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Why I'm taking part in a Grand Canyon Trek for the MS Trust

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Ruth Winden

When Ruth Winden signed up to take part in a Grand Canyon Trek for the MS Trust, she didn’t realise how much of a positive focus it would bring to her life.

Listen to Ruth's full interview

My husband Paul was diagnosed with primary progressive MS in 2015. It was a real blow to him and to us as a family. After a lot of uncertainty and sadness, and really feeling like there’s a big black hole, I felt I needed to do something positive.

I saw that there was a trek to the Grand Canyon and I got extremely excited because I’ve always wanted to go there. It ticked all the boxes: I will raise money to support a charity that has been wonderful, I’ll get fit and I’ll have an adventure. I always thought one day my husband and I would go to the Grand Canyon together and sadly that’s not possible, but I have his blessing. It’s helped me get back into the right frame of mind.

To be honest, I didn’t realise it would take over my life in such a good way. There are two different sides to it really. One is the training. I’m in my mid-50s and I used to be very sporty, but like so many of us when we have children and busy working lives, our health suffers a bit. That was part of the reason I wanted to do it, to have a reason to get out of the house and go walking.

The other side is the fundraising. I am blessed with a wonderful network of co-workers, clients, family and friends who have supported me. It’s a real mix of people and everyone has been generous. I’m a career coach and so I offered 20 sessions at a discount for a donation to the charity, which has been a great way to meet people and raise funds.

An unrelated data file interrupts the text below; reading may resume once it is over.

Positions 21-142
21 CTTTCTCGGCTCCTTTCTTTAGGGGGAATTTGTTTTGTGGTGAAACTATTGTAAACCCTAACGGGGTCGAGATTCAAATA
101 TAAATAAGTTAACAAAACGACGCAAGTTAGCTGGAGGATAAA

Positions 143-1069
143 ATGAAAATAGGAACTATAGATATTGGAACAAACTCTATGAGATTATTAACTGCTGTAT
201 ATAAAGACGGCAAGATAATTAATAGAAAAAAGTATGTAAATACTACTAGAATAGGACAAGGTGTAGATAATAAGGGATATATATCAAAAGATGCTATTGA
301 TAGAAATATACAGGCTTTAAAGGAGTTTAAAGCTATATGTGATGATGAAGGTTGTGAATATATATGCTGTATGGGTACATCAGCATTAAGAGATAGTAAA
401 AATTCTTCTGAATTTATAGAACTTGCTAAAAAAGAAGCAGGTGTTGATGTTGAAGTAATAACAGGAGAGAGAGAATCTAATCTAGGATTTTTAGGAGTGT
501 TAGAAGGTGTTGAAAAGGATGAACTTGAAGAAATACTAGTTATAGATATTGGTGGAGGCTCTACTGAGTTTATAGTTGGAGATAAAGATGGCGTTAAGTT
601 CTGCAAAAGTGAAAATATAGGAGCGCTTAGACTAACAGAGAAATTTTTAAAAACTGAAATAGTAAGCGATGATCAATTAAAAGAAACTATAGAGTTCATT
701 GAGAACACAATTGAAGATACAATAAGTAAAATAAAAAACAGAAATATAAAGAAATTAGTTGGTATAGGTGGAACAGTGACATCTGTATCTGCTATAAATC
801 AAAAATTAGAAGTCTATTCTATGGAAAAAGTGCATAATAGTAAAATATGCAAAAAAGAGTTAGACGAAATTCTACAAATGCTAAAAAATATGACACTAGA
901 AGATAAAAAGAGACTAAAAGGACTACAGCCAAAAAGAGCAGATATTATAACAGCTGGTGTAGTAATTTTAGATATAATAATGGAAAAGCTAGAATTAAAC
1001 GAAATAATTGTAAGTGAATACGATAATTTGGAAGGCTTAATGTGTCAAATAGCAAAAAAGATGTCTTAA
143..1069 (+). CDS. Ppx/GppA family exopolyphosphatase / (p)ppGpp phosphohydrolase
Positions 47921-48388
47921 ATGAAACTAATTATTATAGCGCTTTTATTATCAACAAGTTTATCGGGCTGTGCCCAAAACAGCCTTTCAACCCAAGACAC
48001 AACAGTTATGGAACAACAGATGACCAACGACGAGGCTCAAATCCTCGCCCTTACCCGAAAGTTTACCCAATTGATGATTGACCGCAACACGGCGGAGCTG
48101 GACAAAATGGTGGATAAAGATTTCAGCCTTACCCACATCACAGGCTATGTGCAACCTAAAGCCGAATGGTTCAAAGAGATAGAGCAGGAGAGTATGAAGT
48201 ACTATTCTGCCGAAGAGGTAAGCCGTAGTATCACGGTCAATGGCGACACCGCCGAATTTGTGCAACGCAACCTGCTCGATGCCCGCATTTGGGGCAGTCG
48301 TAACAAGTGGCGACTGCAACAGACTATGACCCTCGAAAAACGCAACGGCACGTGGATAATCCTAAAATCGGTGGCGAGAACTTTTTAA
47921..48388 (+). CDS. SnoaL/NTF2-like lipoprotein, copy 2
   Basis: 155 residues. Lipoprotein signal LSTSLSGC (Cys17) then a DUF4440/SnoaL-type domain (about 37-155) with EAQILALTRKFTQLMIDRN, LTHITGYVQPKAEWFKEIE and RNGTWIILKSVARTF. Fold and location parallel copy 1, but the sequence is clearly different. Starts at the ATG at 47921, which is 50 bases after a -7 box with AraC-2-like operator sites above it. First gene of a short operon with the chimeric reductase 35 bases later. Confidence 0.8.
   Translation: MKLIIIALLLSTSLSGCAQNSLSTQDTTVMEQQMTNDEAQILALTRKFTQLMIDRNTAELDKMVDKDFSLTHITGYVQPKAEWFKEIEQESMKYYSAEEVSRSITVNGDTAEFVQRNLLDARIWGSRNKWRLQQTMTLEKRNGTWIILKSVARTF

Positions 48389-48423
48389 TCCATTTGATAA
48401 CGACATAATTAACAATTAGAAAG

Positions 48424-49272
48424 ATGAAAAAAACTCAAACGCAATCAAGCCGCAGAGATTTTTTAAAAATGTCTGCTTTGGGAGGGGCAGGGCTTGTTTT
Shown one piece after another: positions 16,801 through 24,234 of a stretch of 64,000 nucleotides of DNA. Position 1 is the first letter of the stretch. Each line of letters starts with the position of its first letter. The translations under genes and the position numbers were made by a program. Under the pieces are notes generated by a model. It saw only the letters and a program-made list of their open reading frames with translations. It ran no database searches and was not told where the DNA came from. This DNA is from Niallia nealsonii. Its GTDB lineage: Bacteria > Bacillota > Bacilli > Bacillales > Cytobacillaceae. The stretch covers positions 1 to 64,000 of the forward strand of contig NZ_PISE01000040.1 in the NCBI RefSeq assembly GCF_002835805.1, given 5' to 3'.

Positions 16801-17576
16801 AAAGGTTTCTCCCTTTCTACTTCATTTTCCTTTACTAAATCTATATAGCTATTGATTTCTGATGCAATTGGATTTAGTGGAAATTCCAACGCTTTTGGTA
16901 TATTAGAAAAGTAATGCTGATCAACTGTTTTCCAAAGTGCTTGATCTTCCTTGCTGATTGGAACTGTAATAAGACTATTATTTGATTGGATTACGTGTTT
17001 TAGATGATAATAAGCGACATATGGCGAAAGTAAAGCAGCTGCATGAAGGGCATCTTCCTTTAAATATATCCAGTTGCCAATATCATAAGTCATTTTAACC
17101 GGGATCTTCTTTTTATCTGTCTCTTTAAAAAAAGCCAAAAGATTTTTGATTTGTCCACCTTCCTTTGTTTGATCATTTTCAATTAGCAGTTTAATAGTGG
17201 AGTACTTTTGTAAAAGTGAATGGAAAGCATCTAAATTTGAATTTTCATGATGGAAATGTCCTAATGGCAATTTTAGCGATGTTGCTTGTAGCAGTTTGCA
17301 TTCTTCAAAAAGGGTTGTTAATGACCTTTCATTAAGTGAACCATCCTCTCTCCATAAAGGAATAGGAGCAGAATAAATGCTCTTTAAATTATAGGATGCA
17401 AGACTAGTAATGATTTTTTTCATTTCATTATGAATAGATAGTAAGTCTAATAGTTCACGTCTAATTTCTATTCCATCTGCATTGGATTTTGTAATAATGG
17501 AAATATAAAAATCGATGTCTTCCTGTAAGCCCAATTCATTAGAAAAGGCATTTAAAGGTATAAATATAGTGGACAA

Although from the outside it looks like it is more work and extra pressure, since I’ve started fundraising it’s given me a lot of energy. I get a lot back from it in terms of people’s kind wishes, support and questions. It makes you realise that there are people out there who will step in and help. That optimism helps me to cope with things and I have no regrets.

I have got to know my fellow trekkers in a Facebook group and that’s been wonderful. By the end of the trek I think we’ll be good buddies. That’s one of the great things about doing this: you are not alone. It’s humbling to see how much effort people put in to fundraising.

I know that the MS Trust is already planning on funding new MS nurses, so I know exactly where the money’s going, which is great. I’ve been warned that this is addictive: once you start doing these big fundraising projects apparently you then can’t wait to do the next one! So who knows what I’ll be up to next year!

Join Team MS Trust for the London-Amsterdam cycle

If like Ruth you would like to take on a challenge to help people with MS, we have a fantastic opportunity to join up to 50 other MS Trust supporters cycling from London to Amsterdam next year from 6 to 10 June.

We will be the Official Charity Partner for this event and we’re hoping it will be as successful as our 2016 London to Paris ride, which raised £113,000 to help us provide vital information and support MS services.

With over a year to go, there’s plenty of time for training even if you’re not an experienced cyclist. We will provide lots of training advice as well as fundraising support to help you reach the £1,600 sponsorship target.

Expect long days in the saddle, but the picturesque (mostly flat!) countryside, camaraderie with your fellow MS Trust riders and the sense of achievement when you reach Amsterdam will make this a really memorable adventure.

If you can’t take part yourself, we would be very grateful if you could help us spread the word by telling your friends and family, displaying the enclosed poster or sharing the event on social media.

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